The Short-Stop

The Short-Stop

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by Zane Grey
     
 

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Zane Grey? Base-ball?

***

A selection from the first chapter:

ALLOWAY hurried out of the factory door and bent his steps homeward. He wore a thoughtful, anxious look, as of one who expected trouble. Yet there was a briskness in his stride that showed the excitement under which he labored was not altogether unpleasant.

In truth,… See more details below

Overview

Zane Grey? Base-ball?

***

A selection from the first chapter:

ALLOWAY hurried out of the factory door and bent his steps homeward. He wore a thoughtful, anxious look, as of one who expected trouble. Yet there was a briskness in his stride that showed the excitement under which he labored was not altogether unpleasant.

In truth, he had done a strange and momentous thing; he had asked the foreman for higher wages, and being peremptorily refused, had thrown up his place, and was now on his way home to tell his mother.

He crossed the railroad tracks to make a short cut, and threaded his way through a maze of smoke-blackened buildings, to come into a narrow street lined with frame houses. He entered a yard that could not boast of a fence, and approached a house as unprepossessing as its neighbors.

Chase hesitated on the steps, then opened the door. There was no one in the small, bare, clean kitchen. With a swing which had something of an air of finality about it, he threw his dinner-pail into a corner.

"There!" he said grimly, as if he had done with it. "Mother, where are you?"

Mrs. Alloway came in, a slight little woman, pale, with marks of care on her patient face. She greeted him with a smile, which faded quickly in surprise and dismay.

"You’re home early, Chase," she said anxiously.

"Mother, I told you I was going to ask for more money. Well, I did. The foreman laughed at me and refused. So I threw up my job."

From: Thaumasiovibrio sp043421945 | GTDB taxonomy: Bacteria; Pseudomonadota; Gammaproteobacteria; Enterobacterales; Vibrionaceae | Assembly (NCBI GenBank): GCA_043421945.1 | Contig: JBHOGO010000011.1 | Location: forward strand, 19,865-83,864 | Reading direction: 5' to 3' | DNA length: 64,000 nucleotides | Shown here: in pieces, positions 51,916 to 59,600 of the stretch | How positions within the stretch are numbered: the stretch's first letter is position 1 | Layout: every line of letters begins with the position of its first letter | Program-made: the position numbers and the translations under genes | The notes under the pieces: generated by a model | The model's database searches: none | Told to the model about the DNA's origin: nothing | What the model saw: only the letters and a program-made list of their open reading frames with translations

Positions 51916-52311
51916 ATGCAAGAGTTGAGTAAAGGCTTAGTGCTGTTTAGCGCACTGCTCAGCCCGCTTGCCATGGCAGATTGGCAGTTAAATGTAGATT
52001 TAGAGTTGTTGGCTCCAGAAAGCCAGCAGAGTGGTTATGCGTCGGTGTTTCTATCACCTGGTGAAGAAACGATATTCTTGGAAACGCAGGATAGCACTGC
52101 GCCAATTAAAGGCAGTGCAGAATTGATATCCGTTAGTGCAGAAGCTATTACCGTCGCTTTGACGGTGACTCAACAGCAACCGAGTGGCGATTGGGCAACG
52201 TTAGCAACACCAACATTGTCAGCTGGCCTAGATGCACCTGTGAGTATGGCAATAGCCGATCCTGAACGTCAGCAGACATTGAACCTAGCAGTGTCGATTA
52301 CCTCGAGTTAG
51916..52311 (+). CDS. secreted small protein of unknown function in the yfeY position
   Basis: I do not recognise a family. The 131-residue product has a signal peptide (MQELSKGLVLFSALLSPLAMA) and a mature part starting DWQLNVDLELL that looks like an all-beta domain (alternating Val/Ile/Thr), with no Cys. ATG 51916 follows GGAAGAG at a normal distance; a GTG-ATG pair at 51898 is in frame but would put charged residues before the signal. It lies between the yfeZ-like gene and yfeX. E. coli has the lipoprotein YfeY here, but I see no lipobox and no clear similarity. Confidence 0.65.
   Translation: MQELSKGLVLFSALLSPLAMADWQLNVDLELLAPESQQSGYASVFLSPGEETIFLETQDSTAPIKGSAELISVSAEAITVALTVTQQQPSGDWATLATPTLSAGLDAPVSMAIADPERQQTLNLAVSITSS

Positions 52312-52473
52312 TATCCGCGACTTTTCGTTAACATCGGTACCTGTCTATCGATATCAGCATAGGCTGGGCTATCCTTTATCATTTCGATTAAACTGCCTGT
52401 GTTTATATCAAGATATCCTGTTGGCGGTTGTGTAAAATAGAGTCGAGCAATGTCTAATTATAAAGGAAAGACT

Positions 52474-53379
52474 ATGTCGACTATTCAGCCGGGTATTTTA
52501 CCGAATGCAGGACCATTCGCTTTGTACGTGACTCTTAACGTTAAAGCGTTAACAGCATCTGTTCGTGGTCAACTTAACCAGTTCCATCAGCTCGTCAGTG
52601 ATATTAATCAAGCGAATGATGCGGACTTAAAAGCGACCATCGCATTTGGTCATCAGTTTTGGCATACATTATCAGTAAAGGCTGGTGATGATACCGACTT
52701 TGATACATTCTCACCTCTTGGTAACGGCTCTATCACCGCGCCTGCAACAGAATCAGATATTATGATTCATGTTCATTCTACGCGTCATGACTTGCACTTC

"My boy! My boy!" faltered Mrs. Alloway.

Chase was the only bread-winner in their household of three. His brother, a bright, studious boy of fifteen, was a cripple. Mrs. Alloway helped all she could with her needle, but earned little enough. The winter had been a hard one, and had left them with debts that must be paid. It was no wonder she gazed up at him in distressed silence.

"I’ve been sick of this job for a long time," went on Chase. " I’ve been doing a lot of thinking. There’s no chance for me in the factory. I’m not quick enough to catch the hang of mechanics. Here I am over seventeen and big and strong, and I’m making six dollars a week. Think of it! Why, if I had a chance— See here, mother, haven't I studied nights ever since I left school to go to work? I’m no dummy. I can make something of myself. I want to get into business — business for myself, where I can buy and sell."

"My son, it takes money to go into business. Where on earth can you get any?"

"I’ll make it," replied Chase, eagerly. A flush reddened his cheek. He would have been handsome then, but for his one defect, a crooked eye. " I’ll make it. I need money quick — and I’ve hit on the way to make it. I — "

"How?"

The short query drew him up sharply, chilling his enthusiasm. He paced the kitchen, and then, with a visible effort, turned to his mother.

" I am going to be a base-ball player."

The murder was out now and he felt relief. His mother sat down with a little gasp. He waited quietly for her refusal, her reproach, her arguments, ready to answer them one by one.

"I won't let you be a ball player."

"Mother, since father left us to shift for ourselves I’ve been the head of the house. I never disobeyed you before, but now — I’ve thought it out. I’ve made my plan."

"Ball players are good-for-nothing loafers, rowdies. I won't have my son associate with them."

"They've a bad name, I'll admit; but, mother, I don't think it's deserved. I’m not sure, but I believe they’re not so black as they are painted. Anyway, even if they are, it won't hurt me. I’ve an idea that a young man can be square and successful in base-ball as in anything else. I’d rather take any other chance, but there isn't any."

"Oh! the disgrace of it! Your father would — "

" Now, see here, mother, you’re wrong. It's no disgrace. Why, it's a thousand times better than being a bar-tender, and I'd be that to help along. As for father," his voice grew bitter, "if he'd been the right sort we wouldn’t be here in this hovel. You 'd have what you were once used to, and I’d be in school."

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Product Details

ISBN-13:
2940014869225
Publisher:
OGB
Publication date:
08/12/2012
Sold by:
Barnes & Noble
Format:
NOOK Book
File size:
0 MB

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